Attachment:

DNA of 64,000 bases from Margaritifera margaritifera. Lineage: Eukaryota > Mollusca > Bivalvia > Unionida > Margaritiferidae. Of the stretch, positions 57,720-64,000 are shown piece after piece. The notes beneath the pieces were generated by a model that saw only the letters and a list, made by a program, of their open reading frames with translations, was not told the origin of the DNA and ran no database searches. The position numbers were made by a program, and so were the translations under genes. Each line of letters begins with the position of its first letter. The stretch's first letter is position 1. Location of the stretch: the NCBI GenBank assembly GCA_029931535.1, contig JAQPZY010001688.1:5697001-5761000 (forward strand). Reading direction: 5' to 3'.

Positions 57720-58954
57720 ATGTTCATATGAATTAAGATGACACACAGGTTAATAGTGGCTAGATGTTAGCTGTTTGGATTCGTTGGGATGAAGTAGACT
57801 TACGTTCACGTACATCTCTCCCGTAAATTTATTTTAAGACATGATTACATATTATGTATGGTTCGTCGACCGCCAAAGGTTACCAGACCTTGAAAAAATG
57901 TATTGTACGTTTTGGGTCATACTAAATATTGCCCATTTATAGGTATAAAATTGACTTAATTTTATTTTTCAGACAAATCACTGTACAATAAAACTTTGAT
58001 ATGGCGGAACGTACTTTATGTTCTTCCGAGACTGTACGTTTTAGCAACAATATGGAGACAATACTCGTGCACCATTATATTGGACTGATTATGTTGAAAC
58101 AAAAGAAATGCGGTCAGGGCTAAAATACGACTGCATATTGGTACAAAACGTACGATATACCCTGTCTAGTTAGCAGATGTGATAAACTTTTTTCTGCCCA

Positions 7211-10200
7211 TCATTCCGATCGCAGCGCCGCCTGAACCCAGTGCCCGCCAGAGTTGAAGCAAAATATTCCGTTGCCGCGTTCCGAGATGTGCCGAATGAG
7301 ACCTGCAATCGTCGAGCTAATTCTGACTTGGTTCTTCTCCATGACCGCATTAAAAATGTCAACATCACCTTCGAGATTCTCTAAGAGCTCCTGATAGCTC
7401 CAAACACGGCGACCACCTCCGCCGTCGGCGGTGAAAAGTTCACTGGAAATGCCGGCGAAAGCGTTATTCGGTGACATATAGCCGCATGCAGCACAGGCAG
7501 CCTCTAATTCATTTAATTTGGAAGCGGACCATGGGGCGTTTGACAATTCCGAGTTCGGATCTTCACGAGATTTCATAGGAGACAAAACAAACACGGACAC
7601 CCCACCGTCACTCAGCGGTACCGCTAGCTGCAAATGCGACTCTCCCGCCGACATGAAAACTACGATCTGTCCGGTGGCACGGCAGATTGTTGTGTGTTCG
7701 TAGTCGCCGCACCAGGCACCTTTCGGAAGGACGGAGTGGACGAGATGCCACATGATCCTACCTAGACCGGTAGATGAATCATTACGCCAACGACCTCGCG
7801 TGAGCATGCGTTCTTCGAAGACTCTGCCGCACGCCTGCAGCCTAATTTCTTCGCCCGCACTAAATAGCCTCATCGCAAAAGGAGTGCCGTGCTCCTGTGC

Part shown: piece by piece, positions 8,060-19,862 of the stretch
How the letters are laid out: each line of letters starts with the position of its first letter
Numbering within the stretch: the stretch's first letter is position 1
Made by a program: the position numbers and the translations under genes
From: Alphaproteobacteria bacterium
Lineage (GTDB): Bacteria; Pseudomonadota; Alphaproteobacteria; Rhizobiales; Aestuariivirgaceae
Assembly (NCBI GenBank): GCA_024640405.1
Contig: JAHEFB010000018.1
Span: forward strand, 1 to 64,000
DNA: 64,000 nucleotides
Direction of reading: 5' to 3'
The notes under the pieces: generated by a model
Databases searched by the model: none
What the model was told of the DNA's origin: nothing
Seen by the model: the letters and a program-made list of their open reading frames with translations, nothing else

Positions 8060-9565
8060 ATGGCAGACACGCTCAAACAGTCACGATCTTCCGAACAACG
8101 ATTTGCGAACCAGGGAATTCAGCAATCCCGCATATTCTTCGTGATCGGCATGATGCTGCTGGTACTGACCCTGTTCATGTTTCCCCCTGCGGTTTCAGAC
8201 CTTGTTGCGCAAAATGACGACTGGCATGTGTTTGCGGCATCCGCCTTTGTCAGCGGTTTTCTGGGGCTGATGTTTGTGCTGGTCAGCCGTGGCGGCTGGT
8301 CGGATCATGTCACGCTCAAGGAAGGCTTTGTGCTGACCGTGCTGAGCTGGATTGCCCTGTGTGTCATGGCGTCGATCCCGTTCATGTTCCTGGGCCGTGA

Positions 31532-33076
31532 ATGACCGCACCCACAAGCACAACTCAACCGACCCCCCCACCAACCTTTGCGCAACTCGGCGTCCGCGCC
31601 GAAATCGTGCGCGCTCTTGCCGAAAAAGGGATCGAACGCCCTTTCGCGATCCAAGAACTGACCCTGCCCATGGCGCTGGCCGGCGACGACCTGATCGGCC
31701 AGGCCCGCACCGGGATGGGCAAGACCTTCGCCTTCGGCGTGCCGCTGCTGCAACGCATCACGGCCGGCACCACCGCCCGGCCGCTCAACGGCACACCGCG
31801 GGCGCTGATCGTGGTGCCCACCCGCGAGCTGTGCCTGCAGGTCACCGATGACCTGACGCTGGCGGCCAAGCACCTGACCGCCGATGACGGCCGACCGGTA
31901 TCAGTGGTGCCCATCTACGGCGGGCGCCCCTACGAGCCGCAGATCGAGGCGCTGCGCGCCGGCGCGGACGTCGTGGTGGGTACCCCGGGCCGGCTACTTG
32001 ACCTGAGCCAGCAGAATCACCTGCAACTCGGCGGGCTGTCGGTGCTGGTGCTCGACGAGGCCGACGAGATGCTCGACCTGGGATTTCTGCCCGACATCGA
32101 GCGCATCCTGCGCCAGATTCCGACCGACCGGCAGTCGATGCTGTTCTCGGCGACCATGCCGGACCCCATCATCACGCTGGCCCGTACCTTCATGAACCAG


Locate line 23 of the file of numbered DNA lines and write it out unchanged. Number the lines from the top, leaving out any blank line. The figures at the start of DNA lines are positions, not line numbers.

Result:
Contig: JAHEFB010000018.1